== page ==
Asynchronous Cryptosystem Explained
The following is a diagram and an explanation of how an asynchronous cryptosystem works, given the following constraints: it must be supply non-reupdiation of origin (proof that the message was sent by the vendor; authentication and proof of integrity), integrity (the message was not modified during the process of transmission), confidentiality (if intercepted, the message may not be read), and verification of origin and identity.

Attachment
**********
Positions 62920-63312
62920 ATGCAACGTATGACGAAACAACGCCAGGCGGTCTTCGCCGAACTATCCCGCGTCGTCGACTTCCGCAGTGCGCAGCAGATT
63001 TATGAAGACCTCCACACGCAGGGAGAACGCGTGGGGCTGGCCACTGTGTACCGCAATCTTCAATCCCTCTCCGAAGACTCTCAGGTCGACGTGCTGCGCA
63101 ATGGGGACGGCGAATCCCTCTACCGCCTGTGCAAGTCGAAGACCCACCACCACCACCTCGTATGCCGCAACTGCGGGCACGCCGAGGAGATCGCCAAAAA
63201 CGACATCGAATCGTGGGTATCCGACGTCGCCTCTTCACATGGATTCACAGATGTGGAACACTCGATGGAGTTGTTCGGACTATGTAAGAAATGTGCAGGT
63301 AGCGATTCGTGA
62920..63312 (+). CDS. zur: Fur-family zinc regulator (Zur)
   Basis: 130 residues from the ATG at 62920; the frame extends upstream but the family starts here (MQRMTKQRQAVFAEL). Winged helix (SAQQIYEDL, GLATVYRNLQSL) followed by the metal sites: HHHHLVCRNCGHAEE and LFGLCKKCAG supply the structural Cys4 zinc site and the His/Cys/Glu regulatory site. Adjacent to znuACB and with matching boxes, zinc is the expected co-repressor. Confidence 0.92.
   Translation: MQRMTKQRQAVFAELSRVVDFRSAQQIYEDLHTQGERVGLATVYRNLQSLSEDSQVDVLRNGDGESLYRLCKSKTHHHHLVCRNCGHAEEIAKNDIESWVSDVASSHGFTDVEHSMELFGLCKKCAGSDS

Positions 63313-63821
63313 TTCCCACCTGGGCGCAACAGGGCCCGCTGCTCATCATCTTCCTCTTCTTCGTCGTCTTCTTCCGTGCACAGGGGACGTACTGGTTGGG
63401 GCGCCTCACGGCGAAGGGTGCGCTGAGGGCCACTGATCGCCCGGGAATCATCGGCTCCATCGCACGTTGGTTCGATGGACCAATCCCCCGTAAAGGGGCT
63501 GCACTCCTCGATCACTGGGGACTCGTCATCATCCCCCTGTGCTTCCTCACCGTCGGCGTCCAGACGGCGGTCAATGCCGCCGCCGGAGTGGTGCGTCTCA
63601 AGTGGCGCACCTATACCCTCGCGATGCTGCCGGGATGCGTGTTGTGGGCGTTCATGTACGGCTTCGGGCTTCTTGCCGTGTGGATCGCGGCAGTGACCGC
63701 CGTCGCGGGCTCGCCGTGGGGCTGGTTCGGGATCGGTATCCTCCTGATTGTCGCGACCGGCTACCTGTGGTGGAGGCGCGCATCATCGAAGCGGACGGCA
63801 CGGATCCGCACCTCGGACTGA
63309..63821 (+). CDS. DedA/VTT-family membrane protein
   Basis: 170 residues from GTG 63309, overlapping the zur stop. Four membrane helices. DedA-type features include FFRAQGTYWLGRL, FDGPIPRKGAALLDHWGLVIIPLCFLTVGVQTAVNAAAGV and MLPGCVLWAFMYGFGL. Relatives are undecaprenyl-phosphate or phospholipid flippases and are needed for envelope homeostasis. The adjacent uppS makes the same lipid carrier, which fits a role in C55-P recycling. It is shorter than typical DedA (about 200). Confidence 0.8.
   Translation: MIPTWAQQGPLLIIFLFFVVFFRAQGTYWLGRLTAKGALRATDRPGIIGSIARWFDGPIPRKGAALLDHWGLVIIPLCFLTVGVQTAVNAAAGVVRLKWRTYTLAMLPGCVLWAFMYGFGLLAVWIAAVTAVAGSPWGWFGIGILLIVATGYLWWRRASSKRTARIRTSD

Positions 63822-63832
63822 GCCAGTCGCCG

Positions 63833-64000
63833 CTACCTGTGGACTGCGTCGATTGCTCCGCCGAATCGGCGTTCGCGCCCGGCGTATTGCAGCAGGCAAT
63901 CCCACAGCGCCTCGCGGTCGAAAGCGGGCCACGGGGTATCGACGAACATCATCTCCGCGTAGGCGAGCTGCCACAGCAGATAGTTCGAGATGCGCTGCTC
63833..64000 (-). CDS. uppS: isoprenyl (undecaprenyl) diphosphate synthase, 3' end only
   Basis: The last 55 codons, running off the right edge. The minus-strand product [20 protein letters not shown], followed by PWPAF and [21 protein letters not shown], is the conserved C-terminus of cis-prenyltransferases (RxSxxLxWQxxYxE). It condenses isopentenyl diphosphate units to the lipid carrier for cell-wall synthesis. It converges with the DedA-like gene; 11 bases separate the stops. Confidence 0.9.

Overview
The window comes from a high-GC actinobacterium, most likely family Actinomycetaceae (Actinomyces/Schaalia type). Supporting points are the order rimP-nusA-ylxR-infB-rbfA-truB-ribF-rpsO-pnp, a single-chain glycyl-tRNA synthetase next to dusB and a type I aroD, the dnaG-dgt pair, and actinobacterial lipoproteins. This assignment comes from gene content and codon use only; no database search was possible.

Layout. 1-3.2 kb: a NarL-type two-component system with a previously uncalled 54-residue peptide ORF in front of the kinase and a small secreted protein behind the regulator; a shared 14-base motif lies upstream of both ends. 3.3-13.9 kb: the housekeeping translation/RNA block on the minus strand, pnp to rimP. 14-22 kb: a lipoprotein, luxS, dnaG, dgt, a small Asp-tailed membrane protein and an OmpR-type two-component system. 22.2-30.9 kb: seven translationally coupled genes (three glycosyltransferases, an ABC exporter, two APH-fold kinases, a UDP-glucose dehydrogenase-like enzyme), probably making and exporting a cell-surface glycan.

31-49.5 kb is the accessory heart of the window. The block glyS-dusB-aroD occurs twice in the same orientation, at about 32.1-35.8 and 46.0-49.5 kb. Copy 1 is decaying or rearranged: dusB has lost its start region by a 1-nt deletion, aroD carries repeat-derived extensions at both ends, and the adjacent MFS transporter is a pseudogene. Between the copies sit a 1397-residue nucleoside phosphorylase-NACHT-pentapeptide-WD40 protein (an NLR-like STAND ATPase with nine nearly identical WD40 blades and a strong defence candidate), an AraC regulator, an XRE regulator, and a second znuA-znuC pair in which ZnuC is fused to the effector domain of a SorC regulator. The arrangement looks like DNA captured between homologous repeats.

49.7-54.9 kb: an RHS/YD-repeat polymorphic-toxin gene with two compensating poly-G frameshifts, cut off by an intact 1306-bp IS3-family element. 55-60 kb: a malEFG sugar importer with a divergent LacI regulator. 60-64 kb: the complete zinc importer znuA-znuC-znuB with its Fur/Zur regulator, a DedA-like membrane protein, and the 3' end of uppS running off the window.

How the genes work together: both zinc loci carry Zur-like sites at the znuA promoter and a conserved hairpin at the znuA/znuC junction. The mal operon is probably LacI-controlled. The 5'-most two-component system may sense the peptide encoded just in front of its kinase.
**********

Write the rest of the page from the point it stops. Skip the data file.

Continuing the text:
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The plaintext message creates a hash of it and is also placed into an encryption function using a symmetric key. The hash function that was created is placed into an encryption function using the private key of the sender, outputting a digital signature. The plaintext message that was originally placed into the encryption function using the symmetric key also takes in the newly acquired digital signature, and outputs an encrypted message (confidentiality). The symmetric key mentioned earlier is also placed into an encryption function that encrypts the key with the public key of the receiver, thus outputting an encrypted symmetric key. Both the encrypted message and key are sent across the network to the recipient. Receiver: Starting with the encrypted symmetric key, it is decrypted in a function with the recipient's private key, thus acquiring the symmetric key. Then, the encrypted message and newly acquired symmetric key are placed into a decryption function using the symmetric key, outputting the digital signature and plaintext message. Now, we must validate that all of the acquired pieces are valid (integrity/non-repudiation/verification of origin come into play during validation). We must now decrypt the digital signature of the sender by using a few pieces of information. First, we take our public key and private key of certificate authority, encrypt it, take the public key of the certificate authority, place both into a decryption function, then we get the public key of the sender and place it into a decrypt function (as mentioned earlier) along with the digital signature (in order to validate each public key). This outputs a hash that will need to be compared to our acquired plaintext message's hash. Now we place our plaintext message into a hash algorithm, generate the hash, and compare the two acquired hashes. If they are the same, this means that the plaintext acquired is valid (integrity). Therefore, throughout this process, all requirements have been met.